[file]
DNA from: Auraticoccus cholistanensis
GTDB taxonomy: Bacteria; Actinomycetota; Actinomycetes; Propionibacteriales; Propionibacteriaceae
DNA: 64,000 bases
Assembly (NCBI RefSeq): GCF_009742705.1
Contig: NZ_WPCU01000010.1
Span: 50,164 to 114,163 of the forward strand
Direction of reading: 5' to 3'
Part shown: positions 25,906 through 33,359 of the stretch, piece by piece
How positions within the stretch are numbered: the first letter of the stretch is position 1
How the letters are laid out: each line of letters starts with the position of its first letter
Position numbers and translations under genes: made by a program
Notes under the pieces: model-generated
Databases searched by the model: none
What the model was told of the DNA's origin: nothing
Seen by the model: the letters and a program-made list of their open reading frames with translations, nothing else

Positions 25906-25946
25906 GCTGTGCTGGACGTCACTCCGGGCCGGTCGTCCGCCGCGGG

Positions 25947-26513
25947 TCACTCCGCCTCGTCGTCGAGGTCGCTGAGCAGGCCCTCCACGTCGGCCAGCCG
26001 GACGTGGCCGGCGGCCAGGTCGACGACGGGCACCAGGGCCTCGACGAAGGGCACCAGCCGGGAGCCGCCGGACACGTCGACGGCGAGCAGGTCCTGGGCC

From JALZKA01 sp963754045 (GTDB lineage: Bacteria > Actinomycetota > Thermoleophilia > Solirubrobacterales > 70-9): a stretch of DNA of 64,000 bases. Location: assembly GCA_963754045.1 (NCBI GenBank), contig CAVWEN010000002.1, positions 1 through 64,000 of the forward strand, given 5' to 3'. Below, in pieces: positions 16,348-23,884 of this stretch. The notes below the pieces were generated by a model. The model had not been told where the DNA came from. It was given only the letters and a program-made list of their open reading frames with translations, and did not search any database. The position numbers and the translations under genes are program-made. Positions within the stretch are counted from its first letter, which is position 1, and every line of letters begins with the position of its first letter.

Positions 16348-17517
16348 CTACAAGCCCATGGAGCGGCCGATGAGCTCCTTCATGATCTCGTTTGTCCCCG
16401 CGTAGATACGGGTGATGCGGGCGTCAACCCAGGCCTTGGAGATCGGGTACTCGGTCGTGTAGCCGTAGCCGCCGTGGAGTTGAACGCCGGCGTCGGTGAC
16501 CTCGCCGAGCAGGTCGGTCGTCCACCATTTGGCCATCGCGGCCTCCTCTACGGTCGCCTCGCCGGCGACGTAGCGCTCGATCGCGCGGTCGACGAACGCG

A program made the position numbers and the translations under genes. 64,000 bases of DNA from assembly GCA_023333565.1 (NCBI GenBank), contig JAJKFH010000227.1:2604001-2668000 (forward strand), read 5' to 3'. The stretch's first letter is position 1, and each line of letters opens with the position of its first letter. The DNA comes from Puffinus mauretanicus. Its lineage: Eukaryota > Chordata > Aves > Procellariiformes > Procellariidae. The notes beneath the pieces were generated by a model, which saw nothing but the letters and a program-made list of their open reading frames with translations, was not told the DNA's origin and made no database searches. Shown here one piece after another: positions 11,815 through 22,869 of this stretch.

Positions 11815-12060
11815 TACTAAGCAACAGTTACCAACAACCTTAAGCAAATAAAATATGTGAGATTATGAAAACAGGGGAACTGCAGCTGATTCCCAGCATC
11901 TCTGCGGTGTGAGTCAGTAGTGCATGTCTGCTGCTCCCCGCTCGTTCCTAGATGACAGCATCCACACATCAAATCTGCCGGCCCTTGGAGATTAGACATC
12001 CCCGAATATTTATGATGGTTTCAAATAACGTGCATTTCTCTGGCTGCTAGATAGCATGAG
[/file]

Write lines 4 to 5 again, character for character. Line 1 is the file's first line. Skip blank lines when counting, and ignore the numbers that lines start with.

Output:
Assembly (NCBI RefSeq): GCF_009742705.1
Contig: NZ_WPCU01000010.1